"Purposely she left the dishes and the food on the table that the family ... might see and understand. Then she spent the morning alone with her God and with her child. ... [When Mrs. Kalinsky returned, she was furious]. "Food on Yom Kippur! And breaking kosher too! Eating meat and milk together! And using the same knife to cut both meat and butter! Horrible! Horrible! And daring not to go to synagogue! Refusing to confess her sins before her God! Well, He would surely damn her now! She was no longer a Kalinsky! Forever she would be Meshumed!" (p. 141).
In a scene worthy of the stage or screen, Rabbi Moses says to Rachel:
"You have forsaken your God. You have gone over to the blasphemous apostates. You have confessed the name of Jesus Christ within this house. You have transgressed our most holy Law. You have broken fast on Yom Kippur. You have broken kosher. You have defied the worship and commandments of the synagogue. You have embraced an alien faith. You have proven traitor to all the holy traditions of your people. You have proven false to your husband, to his family, to your friends. You have renounced the one true God. In His Holy Name I pronounce you now Meshumed -- accursed of God and man." ... "What shall this righteous Israelite do with this apostate woman?" The Rabbi appealed the question to the court. A chorus of frenzied cries responded instantly: "Dee-worce her! Dee-worce her! She is Meshumed! Dee-worce her, Max, dee-worce her!" ... To Rachel's anguished heart the scene recalled another court -- another angry crowd -- another infuriated cry: "Crucify Him! Crucify Him! Crucify Him!" She experienced a thrill of holy joy above the anguish. She was being crucified with Him. She was one with Him in the mysterious fellowship of suffering." ... "Rachel Mendelssohn, you are accursed! Your child is accursed! You are divorced forever from this family. You are cut off from Israel. You are cut off from God. Go - both of you -- to your damnation!" Fiercely Rabbi Moses pointed to the open door" (p. 144-145).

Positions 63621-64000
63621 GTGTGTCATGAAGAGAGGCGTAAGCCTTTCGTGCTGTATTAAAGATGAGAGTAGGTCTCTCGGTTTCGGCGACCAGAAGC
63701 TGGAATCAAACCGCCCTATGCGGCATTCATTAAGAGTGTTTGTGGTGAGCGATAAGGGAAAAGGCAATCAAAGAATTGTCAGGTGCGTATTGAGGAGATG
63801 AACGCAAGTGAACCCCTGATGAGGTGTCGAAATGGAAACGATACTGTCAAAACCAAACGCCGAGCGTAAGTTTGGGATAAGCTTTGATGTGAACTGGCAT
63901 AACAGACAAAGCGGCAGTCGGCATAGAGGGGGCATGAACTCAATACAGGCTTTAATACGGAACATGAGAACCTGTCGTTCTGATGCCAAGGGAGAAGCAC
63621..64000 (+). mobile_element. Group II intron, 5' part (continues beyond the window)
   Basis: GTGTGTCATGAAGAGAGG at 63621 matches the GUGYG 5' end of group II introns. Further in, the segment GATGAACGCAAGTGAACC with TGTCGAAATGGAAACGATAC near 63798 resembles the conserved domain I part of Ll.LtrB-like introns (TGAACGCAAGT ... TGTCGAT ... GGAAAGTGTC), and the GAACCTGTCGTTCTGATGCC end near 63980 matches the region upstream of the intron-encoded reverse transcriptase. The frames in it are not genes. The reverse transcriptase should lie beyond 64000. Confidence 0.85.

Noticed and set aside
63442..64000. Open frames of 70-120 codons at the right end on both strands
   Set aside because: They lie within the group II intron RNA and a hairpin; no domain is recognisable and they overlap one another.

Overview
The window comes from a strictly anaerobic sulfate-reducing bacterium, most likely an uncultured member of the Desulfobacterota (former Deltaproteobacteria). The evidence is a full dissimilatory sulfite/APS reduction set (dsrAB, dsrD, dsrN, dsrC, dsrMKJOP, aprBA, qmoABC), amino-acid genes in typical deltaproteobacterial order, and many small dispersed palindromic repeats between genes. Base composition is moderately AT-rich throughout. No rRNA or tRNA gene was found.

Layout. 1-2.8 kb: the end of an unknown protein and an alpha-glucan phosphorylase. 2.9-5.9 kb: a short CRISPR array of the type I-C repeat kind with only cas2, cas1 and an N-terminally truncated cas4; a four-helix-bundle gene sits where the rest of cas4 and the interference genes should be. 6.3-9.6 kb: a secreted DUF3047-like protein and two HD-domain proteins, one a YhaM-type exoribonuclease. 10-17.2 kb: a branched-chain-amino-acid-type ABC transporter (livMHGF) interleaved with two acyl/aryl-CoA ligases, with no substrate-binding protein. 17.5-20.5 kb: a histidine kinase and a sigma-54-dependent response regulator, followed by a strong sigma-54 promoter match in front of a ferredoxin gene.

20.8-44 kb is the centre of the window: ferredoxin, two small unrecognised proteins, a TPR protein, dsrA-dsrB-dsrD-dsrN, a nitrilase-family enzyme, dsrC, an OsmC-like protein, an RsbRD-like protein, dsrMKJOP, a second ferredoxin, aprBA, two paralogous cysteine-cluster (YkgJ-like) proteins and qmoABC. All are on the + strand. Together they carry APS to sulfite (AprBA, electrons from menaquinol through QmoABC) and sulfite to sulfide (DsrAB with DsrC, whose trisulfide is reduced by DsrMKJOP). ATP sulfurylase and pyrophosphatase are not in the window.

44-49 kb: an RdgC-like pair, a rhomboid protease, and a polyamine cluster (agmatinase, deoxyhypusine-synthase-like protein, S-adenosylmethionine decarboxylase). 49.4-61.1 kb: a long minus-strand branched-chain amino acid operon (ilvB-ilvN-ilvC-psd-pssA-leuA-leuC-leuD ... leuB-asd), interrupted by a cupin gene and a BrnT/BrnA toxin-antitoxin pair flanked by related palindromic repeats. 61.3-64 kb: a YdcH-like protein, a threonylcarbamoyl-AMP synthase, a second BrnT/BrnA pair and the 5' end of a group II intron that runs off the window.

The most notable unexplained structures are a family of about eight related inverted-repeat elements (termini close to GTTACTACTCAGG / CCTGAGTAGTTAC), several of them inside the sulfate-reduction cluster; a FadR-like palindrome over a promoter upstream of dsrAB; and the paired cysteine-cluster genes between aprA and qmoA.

Rachel tries to find food and shelter, but all of the Jews of the neighborhood will have nothing to do with her. Likewise, because of anti-Semitism, most of the Christians will also not help her, even at a Church (a "modernist" church). Finally she finds help and solace in the Christian Mission to the Jews. She enrolls in the local Bible college and lives in the dormitory.